I am an earth horse. Earth elements like my mom and I are about balance (fitting since I’m also a Libra). Earth horses have many friends and are always trying to help those they love. They can be indecisive and like to get involved in (far too) many things. They value freedom & independence as long as they also feel supported and encouraged. Sometimes they can be temperamental. I am all of these things.

When my mother died 27 years ago this week, I was 16. With her sudden death, I lost a large part of myself, being thrust into a world that I was unprepared for, and it took me many years of searching to find her, to find myself again.

Today, on Lunar New Year’s Eve, as I start the week of the anniversary of my mother’s death, and as I continue a journey to reclaim my own identity, learning and unlearning, growing and evolving, I got the tattoo in the photograph above. I have been thinking about this tattoo for over 10 years. Originally, I was scheduled to get it at the end of last year, but COVID delays meant that today would be the day for this tattoo to find its home.

It is even more special as my former student, a Taiwanese American woman who I’ve always shared a kinship bond with, did the tattoo for me. We spent hours catching up on years and sharing stories, like I always wished I could do with my mother. We spent an afternoon of borrowed time together. We spent hours of time unpacking shared and distinct histories.

I am so grateful.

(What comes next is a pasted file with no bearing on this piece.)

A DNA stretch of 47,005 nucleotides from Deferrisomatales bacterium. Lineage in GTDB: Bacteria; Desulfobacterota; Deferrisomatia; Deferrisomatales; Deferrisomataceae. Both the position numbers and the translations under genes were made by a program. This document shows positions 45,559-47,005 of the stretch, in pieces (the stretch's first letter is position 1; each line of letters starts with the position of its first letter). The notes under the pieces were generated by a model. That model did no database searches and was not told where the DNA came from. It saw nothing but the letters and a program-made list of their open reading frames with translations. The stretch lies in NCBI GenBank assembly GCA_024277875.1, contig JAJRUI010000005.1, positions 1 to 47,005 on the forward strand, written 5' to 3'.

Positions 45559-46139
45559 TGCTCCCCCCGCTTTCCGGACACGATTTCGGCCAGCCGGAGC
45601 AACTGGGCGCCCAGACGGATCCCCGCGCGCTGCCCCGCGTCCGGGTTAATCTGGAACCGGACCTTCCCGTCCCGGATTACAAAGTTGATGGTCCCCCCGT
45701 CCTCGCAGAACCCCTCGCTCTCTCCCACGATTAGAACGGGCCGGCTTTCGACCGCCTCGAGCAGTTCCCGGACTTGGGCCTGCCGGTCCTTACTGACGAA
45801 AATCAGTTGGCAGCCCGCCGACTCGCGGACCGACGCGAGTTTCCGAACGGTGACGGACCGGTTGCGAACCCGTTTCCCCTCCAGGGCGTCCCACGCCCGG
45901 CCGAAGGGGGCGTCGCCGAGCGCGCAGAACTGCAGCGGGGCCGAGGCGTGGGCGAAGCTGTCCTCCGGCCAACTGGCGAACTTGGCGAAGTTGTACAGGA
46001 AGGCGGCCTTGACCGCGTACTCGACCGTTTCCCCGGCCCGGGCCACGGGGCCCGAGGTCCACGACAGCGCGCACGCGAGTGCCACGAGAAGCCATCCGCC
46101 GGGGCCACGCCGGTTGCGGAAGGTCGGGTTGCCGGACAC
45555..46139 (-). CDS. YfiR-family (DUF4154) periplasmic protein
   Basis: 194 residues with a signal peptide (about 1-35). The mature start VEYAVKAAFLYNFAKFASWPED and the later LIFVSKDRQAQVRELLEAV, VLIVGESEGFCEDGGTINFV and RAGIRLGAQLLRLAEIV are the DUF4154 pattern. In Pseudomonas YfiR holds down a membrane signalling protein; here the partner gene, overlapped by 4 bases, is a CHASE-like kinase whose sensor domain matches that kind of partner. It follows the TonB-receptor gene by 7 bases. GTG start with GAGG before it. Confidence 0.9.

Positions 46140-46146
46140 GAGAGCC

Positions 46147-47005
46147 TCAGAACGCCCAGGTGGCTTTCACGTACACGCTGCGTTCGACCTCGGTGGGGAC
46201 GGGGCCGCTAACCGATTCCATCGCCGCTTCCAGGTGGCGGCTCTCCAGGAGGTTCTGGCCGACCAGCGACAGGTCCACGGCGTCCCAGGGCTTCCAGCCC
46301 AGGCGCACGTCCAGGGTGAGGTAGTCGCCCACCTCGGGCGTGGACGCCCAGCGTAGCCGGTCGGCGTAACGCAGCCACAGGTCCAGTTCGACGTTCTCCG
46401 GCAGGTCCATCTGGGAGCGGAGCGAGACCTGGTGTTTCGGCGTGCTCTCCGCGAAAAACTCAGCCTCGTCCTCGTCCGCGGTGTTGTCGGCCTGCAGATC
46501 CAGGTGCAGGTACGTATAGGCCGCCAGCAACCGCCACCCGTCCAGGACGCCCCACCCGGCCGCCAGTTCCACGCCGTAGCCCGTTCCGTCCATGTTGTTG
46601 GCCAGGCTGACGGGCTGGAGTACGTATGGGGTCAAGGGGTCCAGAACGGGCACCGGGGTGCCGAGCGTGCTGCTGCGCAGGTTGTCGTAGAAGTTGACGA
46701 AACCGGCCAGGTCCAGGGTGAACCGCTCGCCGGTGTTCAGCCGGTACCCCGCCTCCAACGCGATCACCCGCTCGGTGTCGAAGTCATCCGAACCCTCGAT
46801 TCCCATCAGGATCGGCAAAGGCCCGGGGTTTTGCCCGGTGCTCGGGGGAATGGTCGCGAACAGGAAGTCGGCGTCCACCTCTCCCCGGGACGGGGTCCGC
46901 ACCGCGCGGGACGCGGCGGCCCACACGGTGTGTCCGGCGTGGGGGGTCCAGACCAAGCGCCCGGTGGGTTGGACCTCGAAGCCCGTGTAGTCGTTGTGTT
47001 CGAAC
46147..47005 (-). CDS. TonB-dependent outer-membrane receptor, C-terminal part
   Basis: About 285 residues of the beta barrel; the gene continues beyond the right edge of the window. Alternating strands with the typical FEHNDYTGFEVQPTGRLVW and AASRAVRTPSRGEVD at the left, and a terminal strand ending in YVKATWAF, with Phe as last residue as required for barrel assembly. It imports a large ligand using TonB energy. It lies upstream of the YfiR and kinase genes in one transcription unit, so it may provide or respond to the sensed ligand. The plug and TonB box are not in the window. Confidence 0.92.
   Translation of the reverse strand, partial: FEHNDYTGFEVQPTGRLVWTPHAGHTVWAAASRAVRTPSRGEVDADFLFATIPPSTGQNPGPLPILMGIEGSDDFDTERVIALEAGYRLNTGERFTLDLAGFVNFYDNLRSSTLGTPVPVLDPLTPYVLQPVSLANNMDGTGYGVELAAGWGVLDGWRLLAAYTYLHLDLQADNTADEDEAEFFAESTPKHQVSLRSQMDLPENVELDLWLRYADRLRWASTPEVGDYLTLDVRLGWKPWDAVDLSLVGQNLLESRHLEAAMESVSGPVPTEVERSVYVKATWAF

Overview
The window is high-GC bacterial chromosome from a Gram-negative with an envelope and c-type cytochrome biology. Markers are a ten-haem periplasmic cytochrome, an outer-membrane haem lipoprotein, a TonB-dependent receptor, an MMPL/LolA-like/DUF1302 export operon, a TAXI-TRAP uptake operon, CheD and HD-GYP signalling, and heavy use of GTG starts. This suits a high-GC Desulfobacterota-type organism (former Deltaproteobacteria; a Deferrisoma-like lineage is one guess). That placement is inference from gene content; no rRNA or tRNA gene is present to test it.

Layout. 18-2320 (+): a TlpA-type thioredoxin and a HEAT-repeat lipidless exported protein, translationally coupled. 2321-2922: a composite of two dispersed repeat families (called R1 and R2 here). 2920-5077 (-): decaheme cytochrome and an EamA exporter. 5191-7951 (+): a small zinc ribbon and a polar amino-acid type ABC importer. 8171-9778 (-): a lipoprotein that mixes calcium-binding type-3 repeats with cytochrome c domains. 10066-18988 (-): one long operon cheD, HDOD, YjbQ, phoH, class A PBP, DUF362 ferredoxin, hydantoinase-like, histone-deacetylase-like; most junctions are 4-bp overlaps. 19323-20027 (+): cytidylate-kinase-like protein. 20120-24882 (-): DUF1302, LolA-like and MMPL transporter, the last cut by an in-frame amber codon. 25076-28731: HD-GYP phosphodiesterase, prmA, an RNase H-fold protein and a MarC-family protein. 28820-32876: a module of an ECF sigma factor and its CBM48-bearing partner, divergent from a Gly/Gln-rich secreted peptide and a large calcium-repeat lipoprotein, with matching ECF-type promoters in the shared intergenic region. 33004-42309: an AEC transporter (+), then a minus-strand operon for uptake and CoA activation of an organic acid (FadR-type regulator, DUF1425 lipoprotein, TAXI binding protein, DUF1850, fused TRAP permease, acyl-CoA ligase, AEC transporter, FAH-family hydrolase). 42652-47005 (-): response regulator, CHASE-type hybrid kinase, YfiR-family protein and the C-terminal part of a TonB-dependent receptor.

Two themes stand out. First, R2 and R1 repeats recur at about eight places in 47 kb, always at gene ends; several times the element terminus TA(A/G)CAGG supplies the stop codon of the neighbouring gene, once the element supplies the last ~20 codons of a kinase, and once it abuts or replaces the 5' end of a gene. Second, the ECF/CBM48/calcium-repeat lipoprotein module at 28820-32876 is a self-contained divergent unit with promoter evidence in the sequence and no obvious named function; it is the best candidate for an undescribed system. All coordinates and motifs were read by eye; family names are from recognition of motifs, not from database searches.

This tattoo is me and it is for me.

The Chinese character for horse is the single radical: 馬; the Chinese character for mother adds a woman radical before the horse: 媽; the Chinese character that indicates a question marker is the mouth radical + the horse radical: 嗎.

This horse is me the earth horse, me the mother (both to my children and to myself, as I carry forth my foremothers from previous generations), me with more questions than answers, with ever more to know.

I carry me, as I have been doing for many years, but with the freedom and wisdom to know that all of me is moving forward.

I am so grateful.

新年快樂!

 

 

(W)Resting

Woman's hand holding a mug that reads "I Can't Even"

Well, we are 12 days into 2022 and clearly this is a year of letting go of what should be and accepting what is.

I am tired.

I’m partly tired because I have COVID which I got from the member of my family who has religiously worn a KN95 mask outside of our house since the beginning of the pandemic who got it from TaeKwonDo and showed symptoms the day before he was eligible for a booster.

I am also tired because I can’t taste anything and food has always been a source of joy and now it’s become something to consume without feeling, for survival.

I’m tired because just as we’re nearing the end of family isolation, my 6 year old has a sore throat and is losing her voice.

I’m tired because I wanted to do a perfect model of an assignment for my teacher candidates and I just can’t. I can only do a good enough model and even that is hurting my brain.

I’m tired because it’s hard for me to let go of perfectionism and workaholism, even after a semester of sabbatical…or maybe particularly after a period of rest.

My grip is tight on what I want to happen, even when I know intellectually that I need to both show myself grace and get some rest.

I have a whole community around me, reminding me of what I need to do even if I don’t feel like I can.

But it’s still hard.

I know I’ve got to let some of the things go.

I need to heal.

I have to accept that there are so many things out of my control at this time and gripping on to things that make me feel like I have control over anything, while it’s worked for a very long time, is not always the right answer.

I need to breathe.

I need to rest.

But it’s still hard.

So very hard.